Addition by Subtraction
The Badgers' linebacking core will be making a “switcheroo” this weekend as sophomore linebacker Chris Borland is sidelined and Week 1 inactive Mike Taylor will play.
Borland aggravated a right shoulder injury last weekend against UNLV. Tests performed earlier this week on Borland’s shoulder showed no structural damage.
It is expected that Borland will return next week against Arizona State.
Taylor has been out since mid-October with a knee injury, tearing his ACL against Iowa. He sat out Week 1 following another procedure he had in August.
Taylor is expected to be back and starting against San Jose State, making his 2010 season debut.
Taylor led the team last season with his 46 tackles, before injuring himself and sitting out the remainder of the year.
It will be great to see him back out on the field for Wisconsin and will be interesting to see if he can make as big of a debut as Borland did for his 2010 campaign.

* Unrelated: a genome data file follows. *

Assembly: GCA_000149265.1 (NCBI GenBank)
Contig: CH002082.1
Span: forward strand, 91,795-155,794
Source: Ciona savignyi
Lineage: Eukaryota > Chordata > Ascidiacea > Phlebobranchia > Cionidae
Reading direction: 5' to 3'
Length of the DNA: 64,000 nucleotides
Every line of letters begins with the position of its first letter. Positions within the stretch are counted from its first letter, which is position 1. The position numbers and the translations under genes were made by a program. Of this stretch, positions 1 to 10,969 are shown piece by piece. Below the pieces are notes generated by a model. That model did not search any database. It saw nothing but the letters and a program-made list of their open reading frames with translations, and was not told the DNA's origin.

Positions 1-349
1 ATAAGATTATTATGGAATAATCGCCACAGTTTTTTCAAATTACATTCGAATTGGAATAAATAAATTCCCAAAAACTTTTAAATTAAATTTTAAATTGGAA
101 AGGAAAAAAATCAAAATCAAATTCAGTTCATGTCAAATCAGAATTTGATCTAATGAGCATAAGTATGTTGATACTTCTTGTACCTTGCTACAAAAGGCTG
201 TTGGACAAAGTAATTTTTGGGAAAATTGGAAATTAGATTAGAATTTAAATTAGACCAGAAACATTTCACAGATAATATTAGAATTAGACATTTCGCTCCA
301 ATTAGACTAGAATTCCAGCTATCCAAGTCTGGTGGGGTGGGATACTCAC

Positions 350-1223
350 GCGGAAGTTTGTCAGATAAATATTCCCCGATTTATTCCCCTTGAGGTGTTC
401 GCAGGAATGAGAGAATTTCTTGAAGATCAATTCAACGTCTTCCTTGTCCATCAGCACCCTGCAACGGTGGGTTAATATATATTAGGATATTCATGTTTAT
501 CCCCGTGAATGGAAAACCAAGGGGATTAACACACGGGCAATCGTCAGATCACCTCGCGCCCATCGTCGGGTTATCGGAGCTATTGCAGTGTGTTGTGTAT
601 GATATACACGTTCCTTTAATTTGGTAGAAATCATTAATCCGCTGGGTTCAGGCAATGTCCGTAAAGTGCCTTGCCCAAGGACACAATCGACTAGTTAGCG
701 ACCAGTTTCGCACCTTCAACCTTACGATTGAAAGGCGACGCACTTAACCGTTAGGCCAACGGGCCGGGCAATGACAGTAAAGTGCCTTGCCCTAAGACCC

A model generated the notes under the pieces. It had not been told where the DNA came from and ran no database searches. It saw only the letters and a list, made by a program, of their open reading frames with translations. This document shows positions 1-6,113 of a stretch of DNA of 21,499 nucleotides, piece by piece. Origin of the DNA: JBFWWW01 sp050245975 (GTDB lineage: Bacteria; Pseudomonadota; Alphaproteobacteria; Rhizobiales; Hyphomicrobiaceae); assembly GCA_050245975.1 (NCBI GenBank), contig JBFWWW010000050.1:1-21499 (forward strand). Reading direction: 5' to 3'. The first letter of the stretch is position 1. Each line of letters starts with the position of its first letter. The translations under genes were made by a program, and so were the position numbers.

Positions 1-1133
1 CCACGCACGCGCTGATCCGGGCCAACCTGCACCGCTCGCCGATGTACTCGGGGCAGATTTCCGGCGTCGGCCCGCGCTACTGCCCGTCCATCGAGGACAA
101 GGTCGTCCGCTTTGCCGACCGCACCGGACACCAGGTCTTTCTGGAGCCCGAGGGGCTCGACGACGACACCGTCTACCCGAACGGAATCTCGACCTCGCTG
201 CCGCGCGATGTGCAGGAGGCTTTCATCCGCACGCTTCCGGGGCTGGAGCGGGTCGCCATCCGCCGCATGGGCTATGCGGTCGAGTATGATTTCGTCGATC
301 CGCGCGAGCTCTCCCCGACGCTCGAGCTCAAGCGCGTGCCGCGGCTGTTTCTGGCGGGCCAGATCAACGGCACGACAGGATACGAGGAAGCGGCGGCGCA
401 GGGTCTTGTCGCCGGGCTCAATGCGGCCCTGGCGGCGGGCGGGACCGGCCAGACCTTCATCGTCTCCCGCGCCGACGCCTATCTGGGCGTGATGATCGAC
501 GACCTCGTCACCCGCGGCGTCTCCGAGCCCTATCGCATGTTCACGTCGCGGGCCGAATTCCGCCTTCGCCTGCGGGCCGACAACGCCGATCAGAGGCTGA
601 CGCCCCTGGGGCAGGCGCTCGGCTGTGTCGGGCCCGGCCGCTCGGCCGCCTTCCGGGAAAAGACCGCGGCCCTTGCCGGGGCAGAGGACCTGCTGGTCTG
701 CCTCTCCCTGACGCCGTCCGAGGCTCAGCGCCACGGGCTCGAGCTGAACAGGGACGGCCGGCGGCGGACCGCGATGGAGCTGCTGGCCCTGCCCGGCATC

Wisconsin's Victory Margin
"Pick your Poison" in the Backfield
Do you prefer the big and powerful runner?
Or maybe you have a taste for the quick and elusive running style?
Whatever your preference, Wisconsin seems to have a wide variety from which you and the coaches may choose.
The Badgers showed their whole hand to UNLV and the college football world last weekend, unleashing a very balanced and potent running game.
Starting running back John Clay led the way on 17 carries for 123 yards and two touchdowns. Backup Montee Ball contributed with 16 carries, 79 yards, and two touchdowns of his own. While true-freshman running back James White kicked in 11 carries for 59 yards.
Backups Ball and White did a nice job relieving Clay of having to carry the full workload. Clay is still recovering from two offseason ankle surgeries and still needs a bit of time before he can begin taking back many of the carries. But, if the backups continue to contribute like they did against UNLV, Clay may not have to.
Wisconsin has always been known for big offensive lineman and a hefty running back who can get behind the big line and plow for yards.
James White provides a nice contrast to this stereotype and style of play.